51. Ellison AM, Bank MS, Clinton BD et al (2005) Loss of foundation species: consequences for the structure and dynamics of forested ecosystems. Front Ecol Environ 3:479–486CrossRefGoogle Scholar
  52. Ehlers A, Worm B, Reusch TBH (2008) Importance of genetic diversity in eelgrass Zostera marina for its resilience to global warming. Mar Ecol Prog Ser 355:1–7Google Scholar
  53. Erftemeijer PLA, Lewis RRR (2006) Environmental impacts of dredging on seagrasses: a review. Mar Pollut Bull 52:1553–1572CrossRefPubMedGoogle Scholar
  54. Fabricius KE, Langdon C, Uthicke S, Humphrey C, Noonan S, De’ath G, Okazaki R, Muehllehner N, Glas MN, Lough JM (2011) Losers and winners in coral reefs acclimated to elevated carbon dioxide concentrations. Nat Clim Change 1:165–169. Scholar
  55. Fabry VJ, Seibel BA, Feely RA, Orr JC (2008) Impacts of ocean acidification on marine fauna and ecosystem processes. ICES J Mar Sci 65:414–432CrossRefGoogle Scholar
  56. Feng M, McPhaden MJ, Xie S-P, Hafner J (2013) La Niña forces unprecedented Leeuwin Current warming in 2011. Sci Rep 3:1277CrossRefPubMedPubMedCentralGoogle Scholar
  57. Fourqurean JW, Zieman JC (1991) Photosynthesis, respiration and whole plant carbon budget of the seagrass Thalassia testudinum. Mar Ecol Prog Ser 69:161–170CrossRefGoogle Scholar
  58. Fourqurean JW, Duarte CM, Kennedy H, Marba N, Holmer M, Mateo MA, Apostolaki ET, Kendrick GA, Krause-Jensen D, McGlathery KJ, Serrano O (2012) Seagrass ecosystems as a globally significant carbon stock. Nat Geosci 5(7):505–509. Scholar
  59. Frankignoulle M, Bouquegneau JM (1990) Daily and yearly variations of total inorganic carbon in a productive coastal area. Estuar Coast Shelf Sci 30:79–89CrossRefGoogle Scholar
  60. Frankignoulle M, Distèche A (1984) CO2 chemistry in the water column above a Posidonia seagrass bed and related air-sea exchanges. Oceanol Acta 7:209–219Google Scholar
  61. Fraser MW, Kendrick GA, Statton J, Hovey RK, Perez AZ, Walker DI (2014) Extreme climate events lower resilience of foundation seagrass at edge of biogeographical range. J Ecol 102(6):1528–1536CrossRefGoogle Scholar
  62. Frieder CA, Nam SH, Martz TR, Levin LA (2012) High temporal and spatial variability of dissolved oxygen and pH in a nearshore California kelp forest. Biogeosciences 9(10):3917–3930. Scholar
  63. Gattuso JP, Hansson L (2011) Ocean acidification: background and history. In: Gattuso JP, Hansson L (eds) Ocean acidification. Oxford University Press, Oxford, pp 1–16Google Scholar
  64. Gordillo FJL, Figueroa FL, Niell FX (2003) Photon- and carbon-use efficient in Ulva rigida at different CO2 and N levels. Planta 218:315–322. Scholar
  65. Granata TC, Serra T, Colomer J, Casamitjana X, Duarte CM, Gacia E (2001) Flow and particle distributions in a nearshore seagrass meadow before and after a storm. Mar Ecol Prog Ser 218:95–106. Scholar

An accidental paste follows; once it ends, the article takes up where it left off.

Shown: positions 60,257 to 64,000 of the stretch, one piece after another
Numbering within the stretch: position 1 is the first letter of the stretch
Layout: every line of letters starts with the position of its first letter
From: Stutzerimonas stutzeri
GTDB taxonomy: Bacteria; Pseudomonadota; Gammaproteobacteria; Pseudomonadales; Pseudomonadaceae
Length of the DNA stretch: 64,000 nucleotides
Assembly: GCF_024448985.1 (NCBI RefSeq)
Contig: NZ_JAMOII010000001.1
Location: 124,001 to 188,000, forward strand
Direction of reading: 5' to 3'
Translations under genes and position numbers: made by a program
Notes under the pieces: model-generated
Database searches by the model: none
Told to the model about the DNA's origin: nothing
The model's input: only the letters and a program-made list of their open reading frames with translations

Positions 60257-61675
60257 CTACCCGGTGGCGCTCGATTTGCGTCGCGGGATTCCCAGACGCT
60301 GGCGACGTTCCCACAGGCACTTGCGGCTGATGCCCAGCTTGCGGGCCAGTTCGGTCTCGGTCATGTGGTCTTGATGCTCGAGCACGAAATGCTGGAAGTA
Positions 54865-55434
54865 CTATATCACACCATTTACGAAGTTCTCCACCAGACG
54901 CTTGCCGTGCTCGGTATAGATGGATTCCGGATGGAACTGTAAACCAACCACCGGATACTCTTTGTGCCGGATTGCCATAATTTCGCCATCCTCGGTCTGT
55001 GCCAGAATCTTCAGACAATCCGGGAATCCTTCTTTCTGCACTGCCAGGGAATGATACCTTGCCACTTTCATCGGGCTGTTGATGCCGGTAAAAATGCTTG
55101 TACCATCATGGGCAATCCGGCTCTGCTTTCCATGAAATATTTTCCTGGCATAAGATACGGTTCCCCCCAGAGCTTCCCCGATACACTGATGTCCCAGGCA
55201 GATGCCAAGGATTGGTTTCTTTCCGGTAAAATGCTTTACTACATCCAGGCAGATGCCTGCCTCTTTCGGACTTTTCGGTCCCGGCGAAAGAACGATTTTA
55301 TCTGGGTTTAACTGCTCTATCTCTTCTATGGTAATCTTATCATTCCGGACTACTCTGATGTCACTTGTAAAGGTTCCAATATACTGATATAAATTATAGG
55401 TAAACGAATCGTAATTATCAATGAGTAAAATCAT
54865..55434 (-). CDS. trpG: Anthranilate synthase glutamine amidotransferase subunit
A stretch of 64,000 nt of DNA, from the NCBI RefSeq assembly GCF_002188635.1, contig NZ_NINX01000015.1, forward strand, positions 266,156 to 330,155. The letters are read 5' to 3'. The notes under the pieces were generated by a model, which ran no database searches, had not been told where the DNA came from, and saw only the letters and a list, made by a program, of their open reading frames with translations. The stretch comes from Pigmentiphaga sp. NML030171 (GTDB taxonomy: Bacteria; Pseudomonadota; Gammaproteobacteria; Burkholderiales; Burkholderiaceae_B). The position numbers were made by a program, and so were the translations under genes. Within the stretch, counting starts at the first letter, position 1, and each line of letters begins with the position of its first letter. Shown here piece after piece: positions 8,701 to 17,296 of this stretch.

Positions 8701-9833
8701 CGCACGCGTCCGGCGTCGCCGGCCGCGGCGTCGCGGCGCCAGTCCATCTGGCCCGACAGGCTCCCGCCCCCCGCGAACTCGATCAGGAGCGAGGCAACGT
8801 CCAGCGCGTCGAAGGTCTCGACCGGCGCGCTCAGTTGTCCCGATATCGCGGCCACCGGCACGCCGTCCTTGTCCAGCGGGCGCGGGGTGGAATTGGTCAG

66. Hall-Spencer JM, Rodolfo-Metalpa R, Martin S, Ransome E, Fine M, Turner SM, Rowley SJ, Tedesco D, Buia M-C (2008) Volcanic carbon dioxide vents show ecosystem effects of ocean acidification. Nature 454(7200):96–99. Scholar
  67. Hansen J, Sato M, Ruedy R, Lo K, Lea DW, Medina-Elizade M (2006) Global temperature change. Proc Natl Acad Sci USA 103(39):14288–14293. Scholar
  68. Harley CD, Randall Hughes A, Hultgren KM et al (2006) The impacts of climate change in coastal marine systems. Ecol Lett 9:228–241CrossRefPubMedGoogle Scholar
  69. Hawkins SJ, Moore PJ, Burrows MT et al (2008) Complex interactions in a rapidly changing world: responses of rocky shore communities to recent climate change. Clim Res 37:123–133CrossRefGoogle Scholar
  70. Hellblom F, Axelsson L (2003) External HCO3 dehydration maintained by acid zones in the plasma membrane is an important component of the photosynthetic carbon uptake in Ruppia cirrhosa. Photosynth Res 77(2–3):173–181. Scholar
  71. Hemminga MA, Mateo MA (1996) Stable carbon isotopes in seagrasses: variability in ratios and use in ecological studies. Mar Ecol Prog Ser 140:285–298CrossRefGoogle Scholar
  72. Hendriks IE, Sintes T, Bouma TJ, Duarte CM (2008) Experimental assessment and modeling evaluation of the effects of the seagrass Posidonia oceanica on flow and particle trapping. Mar Ecol Prog Ser 356:163–173. Scholar
  73. Hendriks IE, Olsen YS, Ramajo L, Basso L, Steckbauer A, Moore TS, Howard J, Duarte CM (2014) Photosynthetic activity buffers ocean acidification in seagrass meadows. Biogeosciences 11(2):333–346. Scholar
  74. Hepburn CD, Pritchard DW, Cornwall CE, McLeod RJ, Beardall J, Raven JA, Hurd CL (2011) Diversity of carbon use strategies in a kelp forest community: implications for a high CO2 ocean. Glob Change Biol 17(7):2488–2497. Scholar
  75. Hillman K, McComb AJ, Walker DI (1995) The distribution, biomass and primary production of the seagrass Halophila ovalis in the Swan/Canning Estuary, Western Australia. Aquat Bot 51:1–54CrossRefGoogle Scholar
  76. Hobday AJ, Pecl GT (2014) Identification of global marine hotspots: sentinels for change and vanguards for adaptation action. Rev Fish Biol Fish 24(2):415–425. Scholar
  77. Hofmann GE, Barry JP, Edmunds PJ, Gates RD, Hutchins DA, Klinger T, Sewell MA (2010) The effect of ocean acidification on calcifying organisms in marine ecosystems: an organism-to-ecosystem perspective. Annu Rev Ecol Evol Syst 41:127–147. Scholar
  78. Hofmann GE, Smith JE, Johnson KS, Send U, Levin LA, Micheli F, Paytan A, Price NN, Peterson B, Takeshita Y, Matson PG, Crook ED, Kroeker KJ, Gambi MC, Rivest EB, Frieder CA, Yu PC, Martz TR (2011) High-frequency dynamics of ocean pH: a multi-ecosystem comparison. PLoS ONE 6(12):e28983. Scholar
  79. Hofmann L, Heiden J, Bischof K, Teichberg M (2014) Nutrient availability affects the response of the calcifying chlorophyte Halimeda opuntia (L.) J.V. Lamouroux to low pH. Planta 239(1):231–242. Scholar
  80. Invers O, Romero J, Pérez M (1997) Effects of pH on seagrass photosynthesis: a laboratory and field assessment. Aquat Bot 59:185–194CrossRefGoogle Scholar